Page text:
PURPOSE OF REVIEW: Since the beginning of the severe acute respiratory syndrome coronavirus 2 pandemic, there has been a large increase in the consumption of antimicrobials, both as a form of treatment for viral pneumonia, which has been shown to be ineffective, and in the treatment of secondary infections that arise over the course of the severe presentation of coronavirus disease 2019 (COVID-19). This increase in consumption, often empirical, ends up causing an increase in the incidence of colonization and secondary infections by multi and pan-resistant germs. RECENT FINDINGS: The presence of a hyperinflammatory condition induced by the primary infection, associated with the structural damage caused by viral pneumonia and by the greater colonization by bacteria, generally multiresistant, are important risk factors for the acquisition of secondary infections in COVID-19. Consequently, there is an increased prevalence of secondary infections, associated with a higher consumption of antimicrobials and a significant increase in the incidence of infections by multi and pan-resistant bacteria. SUMMARY: Antimicrobial stewardship and improvement in diagnostic techniques, improving the accuracy of bacterial infection diagnosis, may impact the antibiotic consumption and the incidence of infections by resistant pathogens.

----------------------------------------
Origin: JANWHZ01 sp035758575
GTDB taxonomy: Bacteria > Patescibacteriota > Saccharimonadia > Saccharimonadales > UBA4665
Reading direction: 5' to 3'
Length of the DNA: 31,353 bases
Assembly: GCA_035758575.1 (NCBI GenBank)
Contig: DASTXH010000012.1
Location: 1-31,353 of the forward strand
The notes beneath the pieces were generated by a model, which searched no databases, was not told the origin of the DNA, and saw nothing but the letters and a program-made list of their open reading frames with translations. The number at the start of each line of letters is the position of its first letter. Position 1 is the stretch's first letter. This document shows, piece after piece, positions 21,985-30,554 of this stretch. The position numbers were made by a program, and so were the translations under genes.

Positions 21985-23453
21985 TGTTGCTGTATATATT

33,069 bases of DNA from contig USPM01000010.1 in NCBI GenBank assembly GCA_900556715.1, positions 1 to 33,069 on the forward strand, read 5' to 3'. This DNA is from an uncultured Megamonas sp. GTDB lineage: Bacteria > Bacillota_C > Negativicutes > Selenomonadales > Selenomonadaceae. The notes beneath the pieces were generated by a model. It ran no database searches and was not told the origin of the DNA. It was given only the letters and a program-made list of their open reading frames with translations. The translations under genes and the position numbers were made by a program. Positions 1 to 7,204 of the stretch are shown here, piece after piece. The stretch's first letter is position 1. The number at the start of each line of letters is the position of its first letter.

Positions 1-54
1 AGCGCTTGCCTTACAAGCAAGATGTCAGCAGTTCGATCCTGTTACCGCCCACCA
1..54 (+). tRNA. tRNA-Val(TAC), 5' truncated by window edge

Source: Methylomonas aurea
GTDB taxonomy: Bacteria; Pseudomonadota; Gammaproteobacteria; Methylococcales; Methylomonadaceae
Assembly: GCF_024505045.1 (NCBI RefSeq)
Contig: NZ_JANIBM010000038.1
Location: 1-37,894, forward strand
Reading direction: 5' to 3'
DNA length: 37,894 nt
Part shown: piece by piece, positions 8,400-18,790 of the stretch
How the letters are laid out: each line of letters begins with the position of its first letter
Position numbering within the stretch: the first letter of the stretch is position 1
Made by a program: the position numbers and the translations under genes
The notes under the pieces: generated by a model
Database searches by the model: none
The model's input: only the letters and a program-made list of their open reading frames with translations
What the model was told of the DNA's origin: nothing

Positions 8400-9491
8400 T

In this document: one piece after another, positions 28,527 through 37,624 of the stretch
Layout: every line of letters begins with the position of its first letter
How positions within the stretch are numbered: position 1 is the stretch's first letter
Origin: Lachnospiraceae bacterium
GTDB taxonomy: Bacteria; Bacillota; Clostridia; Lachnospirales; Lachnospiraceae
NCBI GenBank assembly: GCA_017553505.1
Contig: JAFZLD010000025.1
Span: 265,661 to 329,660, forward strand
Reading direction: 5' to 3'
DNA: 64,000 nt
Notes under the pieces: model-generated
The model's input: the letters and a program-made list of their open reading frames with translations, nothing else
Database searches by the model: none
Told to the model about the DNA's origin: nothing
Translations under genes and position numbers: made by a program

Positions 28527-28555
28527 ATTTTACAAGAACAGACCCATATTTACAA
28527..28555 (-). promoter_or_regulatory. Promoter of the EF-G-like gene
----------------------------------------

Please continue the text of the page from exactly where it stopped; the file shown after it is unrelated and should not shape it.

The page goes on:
Subject(s)
Anti-Infective Agents , Bacterial Infections , COVID-19 , Coinfection , Pneumonia, Viral , Anti-Bacterial Agents/therapeutic use , Bacterial Infections/drug therapy , Bacterial Infections/epidemiology , COVID-19/epidemiology , Coinfection/drug therapy , Coinfection/epidemiology , Humans , Pneumonia, Viral/complications , Pneumonia, Viral/drug therapy , Pneumonia, Viral/epidemiology
7.
Crit Care ; 26(1): 236, 2022 Aug 03.
Article in English | MEDLINE | ID: covidwho-2002213

ABSTRACT